SCOTT SIMON, host:
It's harvest season around the country. For many people, that means weekend trips to a farmers market. An especially high-profile market opened in Washington, D.C. this week. It's just two blocks from the White House, and the first customer was the first lady.
NPR's Scott Horsley was there.
SCOTT HORSLEY: In the concrete jungle of downtown Washington, you can now find corn fresh from the field, along with sweet potatoes, goat cheese, even bison burgers. But it wasn't necessarily a food fetish that drew all these federal workers out of their offices on a rainy weekday afternoon.
Ms. MICHELLE OBAMA (First Lady): I have to say I have never seen so many people so excited about fruits and vegetables.
HORSLEY: Michelle Obama has been helping get people excited about fruits and vegetables and all sorts of fresh food ever since she planted a White House garden. This week, she traded her shovel for a shopping basket, sampling produce from nearby farms in Virginia, Maryland and Pennsylvania. Her goal is connecting city dwellers with local growers eager to feed them.
Ms. OBAMA: We know that when we start coming out to these markets, we're going to start talking to each other. We're going to talk about, where'd you get those peaches and what's fresh? We talk to each other in different ways. So this market is not just about food. It's about our community.
Unidentified Man: About 95 cents. Would you like a bag?
(Soundbite of whistling)
HORSLEY: With Secret Service agents all around, there was none of the usual market jostling. Mrs. Obama filled her basket with potatoes, peppers and Tuscan kale — also known as dinosaur kale, thanks to its scaly leaves. She passed up what were advertised as beets even the president would love. But she grabbed a colorful assortment of heirloom tomatoes — red, white, black and orange, packed by Emily Cook.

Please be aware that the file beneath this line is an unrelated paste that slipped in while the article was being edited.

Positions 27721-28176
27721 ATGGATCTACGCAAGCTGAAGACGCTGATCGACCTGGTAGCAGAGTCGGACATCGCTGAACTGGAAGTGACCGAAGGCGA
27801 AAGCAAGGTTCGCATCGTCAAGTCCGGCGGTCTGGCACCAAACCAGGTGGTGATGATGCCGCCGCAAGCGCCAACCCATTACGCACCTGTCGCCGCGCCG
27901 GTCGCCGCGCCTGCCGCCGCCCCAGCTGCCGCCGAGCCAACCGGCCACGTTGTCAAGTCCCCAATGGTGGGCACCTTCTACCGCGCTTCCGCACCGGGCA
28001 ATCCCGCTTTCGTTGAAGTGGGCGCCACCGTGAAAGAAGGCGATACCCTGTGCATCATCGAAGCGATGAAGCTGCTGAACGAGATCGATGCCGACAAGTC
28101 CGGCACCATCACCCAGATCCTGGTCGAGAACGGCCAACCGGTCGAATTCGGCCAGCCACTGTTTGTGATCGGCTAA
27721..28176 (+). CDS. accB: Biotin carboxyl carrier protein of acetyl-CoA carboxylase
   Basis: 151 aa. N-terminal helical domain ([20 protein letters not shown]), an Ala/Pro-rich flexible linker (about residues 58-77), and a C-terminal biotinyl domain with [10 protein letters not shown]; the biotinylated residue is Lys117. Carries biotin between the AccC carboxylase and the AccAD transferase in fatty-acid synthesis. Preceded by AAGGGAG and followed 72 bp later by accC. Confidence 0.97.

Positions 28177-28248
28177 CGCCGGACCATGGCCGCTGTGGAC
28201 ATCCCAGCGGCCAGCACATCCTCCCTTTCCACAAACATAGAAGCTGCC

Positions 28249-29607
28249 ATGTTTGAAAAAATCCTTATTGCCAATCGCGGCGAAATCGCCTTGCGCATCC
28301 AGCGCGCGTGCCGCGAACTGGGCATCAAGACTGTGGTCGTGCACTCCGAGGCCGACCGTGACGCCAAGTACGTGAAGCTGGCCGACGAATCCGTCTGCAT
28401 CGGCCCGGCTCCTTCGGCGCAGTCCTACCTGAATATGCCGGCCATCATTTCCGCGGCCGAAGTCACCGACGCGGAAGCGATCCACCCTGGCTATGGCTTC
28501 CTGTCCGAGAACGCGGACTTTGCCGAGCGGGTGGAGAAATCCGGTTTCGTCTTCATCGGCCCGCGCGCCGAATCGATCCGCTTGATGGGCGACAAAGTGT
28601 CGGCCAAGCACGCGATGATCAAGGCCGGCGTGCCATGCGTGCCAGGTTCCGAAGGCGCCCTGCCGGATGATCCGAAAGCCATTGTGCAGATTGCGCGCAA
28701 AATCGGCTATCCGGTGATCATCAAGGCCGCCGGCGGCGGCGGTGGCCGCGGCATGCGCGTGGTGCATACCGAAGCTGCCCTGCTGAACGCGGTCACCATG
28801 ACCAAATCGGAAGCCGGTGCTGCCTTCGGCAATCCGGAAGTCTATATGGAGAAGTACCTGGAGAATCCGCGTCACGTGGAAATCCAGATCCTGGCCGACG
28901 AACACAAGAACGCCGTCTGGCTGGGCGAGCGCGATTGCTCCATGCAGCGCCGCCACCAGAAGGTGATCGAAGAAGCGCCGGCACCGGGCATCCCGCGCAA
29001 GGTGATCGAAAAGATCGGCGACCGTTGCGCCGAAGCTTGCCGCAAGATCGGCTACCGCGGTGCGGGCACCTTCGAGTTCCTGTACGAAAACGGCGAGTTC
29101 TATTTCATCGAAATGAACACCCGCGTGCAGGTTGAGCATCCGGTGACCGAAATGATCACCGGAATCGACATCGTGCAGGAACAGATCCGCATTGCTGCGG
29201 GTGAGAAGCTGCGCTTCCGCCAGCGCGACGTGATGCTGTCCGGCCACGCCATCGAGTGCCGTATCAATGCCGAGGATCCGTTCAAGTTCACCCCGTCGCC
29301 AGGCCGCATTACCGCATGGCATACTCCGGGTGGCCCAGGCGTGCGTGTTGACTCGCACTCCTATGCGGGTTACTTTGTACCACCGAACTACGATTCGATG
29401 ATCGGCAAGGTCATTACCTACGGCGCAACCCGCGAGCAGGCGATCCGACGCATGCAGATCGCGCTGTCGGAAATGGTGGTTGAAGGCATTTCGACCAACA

Ms. EMILY COOK: There's a lot of work to pick them and then it's a lot of work to mix them up. But it really, it gives us a product that nobody else has. We think it's worth it. People really love them.
HORSLEY: Opening these markets has worked too. Organizer Bernie Prince had to get permission from the city to shut down the street and from various federal agencies. Luckily, Prince says, it wasn't a hard sell.
Ms. BERNIE PRINCE (Organizer): And as soon as we asked, they said, hey, sounds like a great idea. And all these employees who went out in the street were in their offices looking down over to see the first lady speaking. So it felt great. And we hoped that it really does serve this community of federal workers down here 'cause, you know, it's a food desert otherwise.
HORSLEY: It's not every farmers market that gets a visit from the U.S. secretary of agriculture. Tom Vilsack showed up and announced $4.5 million worth of grants to promote farmers markets like this one nationwide.
The best promotion though may be the first lady's example. Constance Brooks followed close behind Mrs. Obama, filling her own shopping bag with tomatoes that take her back to her childhood.
Ms. CONSTANCE BROOKS: Everyone where we were had a garden, and the sweetest tomatoes and corn. And I was very spoiled and hated when I had to go to a grocery store to buy something that was brought over thousands of miles and didn't taste half as sweet as the things I had at home.
HORSLEY: Brooks and her fellow shoppers will be spoiled again for a while. The new farmers market near the White House will be open once a week, now through the end of October.
Scott Horsley, NPR News, Washington.
SIMON: And for a sampling of farmers market offerings from across America -from fiddlehead ferns to blackberries - you can explore our farm fresh food series at NPR.org, where you can find - do they actually cook fiddleheads? I'm looking in the control room. Yes, okay. You can find recipes, tips and more.
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